Subverting Exclusion


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Transpacific Encounters with Race, Caste, and Borders, 1885-1928

Andrea Geiger

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The Japanese immigrants who arrived in the North American West in the late nineteenth and early twentieth centuries included people with historical ties to Japan's outcaste communities. In the only English-language book on the subject, Andrea Geiger examines the history of these and other Japanese immigrants in the United States and Canada and their encounters with two separate cultures of exclusion, one based in caste and the other in race.

Geiger reveals that the experiences of Japanese immigrants in North America were shaped in part by attitudes rooted in Japan's formal status system, mibunsei, decades after it was formally abolished. In the North American West, however, the immigrants' understanding of social status as caste-based collided with American and Canadian perceptions of status as primarily race-based. Geiger shows how the lingering influence of Japan's strict status system affected immigrants' perceptions and understandings of race in North America and informed their strategic responses to two increasingly complex systems of race-based exclusionary law and policy.

Andrea Geiger is associate professor of history at Simon Fraser University.

“Examining the tangled convergence between North American racial prejudice and the Japanese denigration of outcastes, this book is strikingly innovative and intensely thought-provoking. Andrea Geiger’s work sets a model of historical research and analysis practiced as an extraordinary—and courageous—art.”—Patty Limerick, author of The Legacy of Conquest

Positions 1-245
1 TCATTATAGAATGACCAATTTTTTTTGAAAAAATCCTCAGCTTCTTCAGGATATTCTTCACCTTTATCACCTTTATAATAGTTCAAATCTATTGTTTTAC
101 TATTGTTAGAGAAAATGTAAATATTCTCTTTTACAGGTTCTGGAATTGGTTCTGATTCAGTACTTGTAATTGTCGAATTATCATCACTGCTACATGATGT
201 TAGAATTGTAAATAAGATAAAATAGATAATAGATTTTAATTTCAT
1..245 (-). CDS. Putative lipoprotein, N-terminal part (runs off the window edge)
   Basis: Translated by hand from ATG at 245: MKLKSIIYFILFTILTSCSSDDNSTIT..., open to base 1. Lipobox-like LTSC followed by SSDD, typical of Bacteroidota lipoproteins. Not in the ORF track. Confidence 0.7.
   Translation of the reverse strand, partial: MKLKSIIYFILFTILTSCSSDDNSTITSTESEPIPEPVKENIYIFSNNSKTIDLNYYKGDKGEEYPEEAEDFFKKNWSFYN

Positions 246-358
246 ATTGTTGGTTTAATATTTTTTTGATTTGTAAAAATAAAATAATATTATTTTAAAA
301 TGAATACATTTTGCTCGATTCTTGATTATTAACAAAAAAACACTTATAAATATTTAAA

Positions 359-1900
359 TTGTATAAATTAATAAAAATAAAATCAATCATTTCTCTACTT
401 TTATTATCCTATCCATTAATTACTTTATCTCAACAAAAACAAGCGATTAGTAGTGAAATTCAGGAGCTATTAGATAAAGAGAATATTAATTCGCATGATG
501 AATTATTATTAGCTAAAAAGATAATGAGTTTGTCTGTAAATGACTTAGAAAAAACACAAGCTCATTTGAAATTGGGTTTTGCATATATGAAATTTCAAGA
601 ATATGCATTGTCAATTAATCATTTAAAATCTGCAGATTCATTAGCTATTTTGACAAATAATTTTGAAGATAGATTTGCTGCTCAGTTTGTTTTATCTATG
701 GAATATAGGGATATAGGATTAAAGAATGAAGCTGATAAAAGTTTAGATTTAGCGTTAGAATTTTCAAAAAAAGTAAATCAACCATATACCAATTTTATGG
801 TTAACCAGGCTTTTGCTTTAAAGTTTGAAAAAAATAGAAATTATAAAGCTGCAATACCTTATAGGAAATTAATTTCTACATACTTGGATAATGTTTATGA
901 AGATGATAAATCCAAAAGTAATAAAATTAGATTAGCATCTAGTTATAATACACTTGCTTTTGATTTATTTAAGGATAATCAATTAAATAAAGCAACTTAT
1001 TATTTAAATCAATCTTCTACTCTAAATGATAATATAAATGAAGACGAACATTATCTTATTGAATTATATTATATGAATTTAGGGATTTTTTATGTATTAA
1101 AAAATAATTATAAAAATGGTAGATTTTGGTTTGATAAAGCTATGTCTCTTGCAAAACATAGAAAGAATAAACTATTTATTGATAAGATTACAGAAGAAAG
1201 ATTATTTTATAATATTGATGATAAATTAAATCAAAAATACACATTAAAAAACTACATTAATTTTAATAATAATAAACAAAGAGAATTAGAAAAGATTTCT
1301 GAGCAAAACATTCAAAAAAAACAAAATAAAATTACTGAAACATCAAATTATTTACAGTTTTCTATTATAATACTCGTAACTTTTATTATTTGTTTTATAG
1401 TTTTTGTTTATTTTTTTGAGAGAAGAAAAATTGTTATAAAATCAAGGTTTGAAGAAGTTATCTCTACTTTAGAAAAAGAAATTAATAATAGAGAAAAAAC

"This is a deeply researched, well written and also deeply felt book that will become an important text on Asian American history in North America. The author has a sensitive, knowing stance toward her material that is much superior to a lot of the literature in Asian American history."—Bruce Cumings, University of Chicago

“Refusing historiographical silences and caricatures of homogeneity and stasis, Subverting Exclusion insists upon the diversity and movement of Japanese migrants in a trans-Pacific, transnational world. In the process, this superbly conceived study succeeds in rendering its subjects as emphatically human.”— Gary Y. Okihiro, author of Pineapple Culture: A History of the Tropical and Temperate Zones

“Elegantly written and deeply insightful, Geiger deftly combines an understanding of the law and racial formation and has offered a truly transnational history that blends Asian, Asian American, and broader issues of American immigration history."—K. Scott Wong, Williams College

“A particular strength of the book is Geiger’s analysis of the development of legal structures motivated by exclusionist sentiment as well as their response to immigrant strategies to “subvert exclusion” and the ramifications of the legal structures developed in neighboring jurisdictions for the same purpose.”—Joel Legassie, University of Victoria

“A fine example of transnational history. . . . This book adds compelling new perspectives to the literature on Japanese immigration to North America.”—Andrea Kwon, Western Legal History

"[T]his book is altogether a welcome addition to the expanding field of Japanese migration and transnational American Studies. The book invites readers to think more critically across the national borders and class boundaries that have tended to confine the field of our study until recently."—Yukari Takai, Histoire Sociale/Social History

Winner of the 2012 Theodore Saloutos Memorial Book Award sponsored by the Immigration and Ethnic History Society.

Winner of the 2011 Association for Asian American Studies Book Award in the History category, given by the Association for Asian American Studies.
ISBN: 9780300212556
Publication Date: January 27, 2015
304 pages, 5 3/4 x 8 15/16
18 b/w illus.
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